Date of the Accident – 9.8.1975
Owner– Bharat Coking Coal Ltd.
Number of persons killed – 11
Place – Jharia Coalfield
A roof fall occurred during loading of coal in a depillaring district in IX seam in which 11 persons were killed; one loader received serious injury while another got a minor injury.
IX seam, about 5 m thick and dipping at I in 6, had been developed along the floor on bord & pillar system with square pillars, 15 m centre to centre, and rectangular galleries, 3.6 m wide and 2.4 m high. Extraction of the pillars was done by stooking, dividing each pillar into 4 stooks. The heightening of galleries and splits was done in two stages. In the first stage, they were heightened upto 3.9 m and in the second stage, upto the roof of the seam which was 4.6 to 5 m high. The stooks were extracted in the full section. The Systematic Timbering Rules provided for props at 1.2 m interval and cogs at 2.4 m interval in the area under actual extraction. Galleries and splits were to be supported by two rows of props set at 1.2 m interval and a cog at every junction of galleries.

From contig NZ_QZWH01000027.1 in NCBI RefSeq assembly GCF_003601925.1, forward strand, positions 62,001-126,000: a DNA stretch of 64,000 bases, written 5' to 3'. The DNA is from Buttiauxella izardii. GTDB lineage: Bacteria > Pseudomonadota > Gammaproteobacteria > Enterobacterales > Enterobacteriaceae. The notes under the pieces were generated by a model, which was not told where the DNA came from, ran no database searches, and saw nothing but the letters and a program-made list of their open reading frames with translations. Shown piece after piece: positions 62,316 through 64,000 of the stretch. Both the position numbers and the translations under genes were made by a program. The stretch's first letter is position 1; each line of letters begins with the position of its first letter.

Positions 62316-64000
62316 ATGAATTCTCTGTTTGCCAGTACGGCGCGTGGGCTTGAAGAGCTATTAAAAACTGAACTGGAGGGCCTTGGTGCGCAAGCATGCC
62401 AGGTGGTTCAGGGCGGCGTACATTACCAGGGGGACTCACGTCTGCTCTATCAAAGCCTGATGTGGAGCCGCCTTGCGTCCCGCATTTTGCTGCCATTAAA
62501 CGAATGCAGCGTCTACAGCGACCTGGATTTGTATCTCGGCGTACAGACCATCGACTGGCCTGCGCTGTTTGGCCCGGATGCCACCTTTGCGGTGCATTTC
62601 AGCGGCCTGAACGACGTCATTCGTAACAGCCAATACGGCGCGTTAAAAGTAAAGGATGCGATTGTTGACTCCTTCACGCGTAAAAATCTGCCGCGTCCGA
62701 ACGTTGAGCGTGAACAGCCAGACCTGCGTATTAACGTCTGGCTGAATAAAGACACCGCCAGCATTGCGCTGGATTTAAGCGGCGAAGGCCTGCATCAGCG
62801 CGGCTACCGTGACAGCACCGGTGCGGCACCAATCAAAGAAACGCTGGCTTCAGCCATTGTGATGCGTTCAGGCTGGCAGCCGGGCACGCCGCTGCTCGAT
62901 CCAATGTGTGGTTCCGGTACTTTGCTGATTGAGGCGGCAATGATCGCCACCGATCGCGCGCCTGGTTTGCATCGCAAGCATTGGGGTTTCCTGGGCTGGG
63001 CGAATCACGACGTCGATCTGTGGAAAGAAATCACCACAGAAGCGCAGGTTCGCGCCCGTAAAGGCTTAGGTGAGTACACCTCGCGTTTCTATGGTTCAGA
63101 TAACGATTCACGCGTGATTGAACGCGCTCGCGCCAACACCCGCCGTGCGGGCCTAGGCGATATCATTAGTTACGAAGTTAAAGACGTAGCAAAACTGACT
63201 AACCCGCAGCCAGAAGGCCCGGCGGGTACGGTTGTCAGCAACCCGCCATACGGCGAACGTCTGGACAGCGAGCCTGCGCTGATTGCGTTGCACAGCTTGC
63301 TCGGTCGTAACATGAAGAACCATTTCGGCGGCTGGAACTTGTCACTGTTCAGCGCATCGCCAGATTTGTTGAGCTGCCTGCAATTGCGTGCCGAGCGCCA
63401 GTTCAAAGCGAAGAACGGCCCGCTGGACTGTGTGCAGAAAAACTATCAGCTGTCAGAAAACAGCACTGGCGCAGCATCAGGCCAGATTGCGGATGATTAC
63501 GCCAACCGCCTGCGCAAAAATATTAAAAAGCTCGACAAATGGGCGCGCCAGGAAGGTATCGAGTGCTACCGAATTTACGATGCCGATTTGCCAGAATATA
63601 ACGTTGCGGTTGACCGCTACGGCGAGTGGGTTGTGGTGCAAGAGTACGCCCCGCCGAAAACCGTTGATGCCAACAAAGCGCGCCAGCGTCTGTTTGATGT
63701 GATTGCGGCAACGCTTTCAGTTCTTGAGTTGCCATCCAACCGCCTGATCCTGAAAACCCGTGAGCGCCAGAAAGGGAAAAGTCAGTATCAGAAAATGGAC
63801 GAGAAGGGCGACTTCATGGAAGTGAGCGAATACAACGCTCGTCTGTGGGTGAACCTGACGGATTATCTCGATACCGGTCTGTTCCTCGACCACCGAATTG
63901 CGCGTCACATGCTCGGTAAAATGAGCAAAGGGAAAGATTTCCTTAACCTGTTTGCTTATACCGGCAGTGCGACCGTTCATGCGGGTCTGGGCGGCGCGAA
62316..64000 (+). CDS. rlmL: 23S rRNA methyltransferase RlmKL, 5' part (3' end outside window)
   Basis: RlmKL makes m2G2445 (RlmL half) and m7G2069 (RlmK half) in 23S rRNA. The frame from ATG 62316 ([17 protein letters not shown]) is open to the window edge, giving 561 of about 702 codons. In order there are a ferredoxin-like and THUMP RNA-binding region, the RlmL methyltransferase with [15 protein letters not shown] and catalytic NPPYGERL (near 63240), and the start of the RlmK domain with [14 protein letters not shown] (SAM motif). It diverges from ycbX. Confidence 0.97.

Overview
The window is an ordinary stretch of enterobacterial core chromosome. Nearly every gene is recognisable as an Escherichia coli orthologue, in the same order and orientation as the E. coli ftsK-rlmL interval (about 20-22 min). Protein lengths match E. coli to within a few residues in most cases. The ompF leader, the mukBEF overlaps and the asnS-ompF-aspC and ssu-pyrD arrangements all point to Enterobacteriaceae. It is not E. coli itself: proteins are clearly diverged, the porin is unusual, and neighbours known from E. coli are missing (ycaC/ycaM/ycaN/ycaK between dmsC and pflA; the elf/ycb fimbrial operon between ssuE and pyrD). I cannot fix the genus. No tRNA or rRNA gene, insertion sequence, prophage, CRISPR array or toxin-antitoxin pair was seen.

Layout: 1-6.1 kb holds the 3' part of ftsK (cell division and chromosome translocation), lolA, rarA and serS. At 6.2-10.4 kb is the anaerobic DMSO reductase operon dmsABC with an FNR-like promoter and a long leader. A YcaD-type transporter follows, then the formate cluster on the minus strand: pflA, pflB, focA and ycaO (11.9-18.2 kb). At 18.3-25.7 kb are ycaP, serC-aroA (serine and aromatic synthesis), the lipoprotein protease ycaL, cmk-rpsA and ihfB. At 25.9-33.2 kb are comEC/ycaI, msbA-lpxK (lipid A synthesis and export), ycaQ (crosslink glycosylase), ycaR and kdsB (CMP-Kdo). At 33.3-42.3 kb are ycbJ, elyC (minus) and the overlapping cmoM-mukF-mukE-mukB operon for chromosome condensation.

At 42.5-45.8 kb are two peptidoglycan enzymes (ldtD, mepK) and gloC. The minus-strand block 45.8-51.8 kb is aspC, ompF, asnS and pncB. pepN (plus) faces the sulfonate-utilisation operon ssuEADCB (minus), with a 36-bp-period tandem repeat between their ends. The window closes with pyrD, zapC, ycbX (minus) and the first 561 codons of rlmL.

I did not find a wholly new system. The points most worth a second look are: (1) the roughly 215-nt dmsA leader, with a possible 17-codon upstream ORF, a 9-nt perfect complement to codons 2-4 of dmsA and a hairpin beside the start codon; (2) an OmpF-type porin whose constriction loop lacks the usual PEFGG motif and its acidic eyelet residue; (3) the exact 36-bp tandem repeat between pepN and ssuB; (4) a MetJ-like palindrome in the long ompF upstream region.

At the place of the accident, the gallery had been heightened upto the roof and extraction of a stook had been started. 16 shotholes were blasted in the corner of the stook and immediately after the blasting operation was completed, 22 loaders were engaged to load the coal. The first lot of 7 tubs was loaded and a fresh supply of 9 empty tubs was provided. When these tubs were being loaded, a mass of sandstone roof measuring 10m X 7 m (area =70 m2) and 15 to 30 cm thick fell at the junction of roadways adjoining the stook under extraction from a height of about 4.6 m. 9 persons died instantly and 2 more died soon after they were brought out from under the debris. One loader received-serious injury and another one escaped with minor injury. The accident occurred because supports were not erected before the loaders were allowed to enter the place. According to the Systematic Timbering Rules, there should have been at least 20 props and 2 cogs under the roof stone which fell down. On examining the evidence given by the different witnesses, it became clear that there was no support at all under the roof that fell except for the possibility of 2 or 3 props at one edge.
The immediate roof was thin, coarse-grained, micaceous sandstone with pebbles and a layer of clayey material. The contact plane was wet. Such a condition would give inadequate cohesion with the roof mass above. Because of the lack of supports, bed separation took place over a period of time and the roof fell en masse by gravity. Failure to test the roof was another lapse which resulted in the tragedy. (In fact, there was no wooden bunton available at the place for testing the roof as required under the regulations).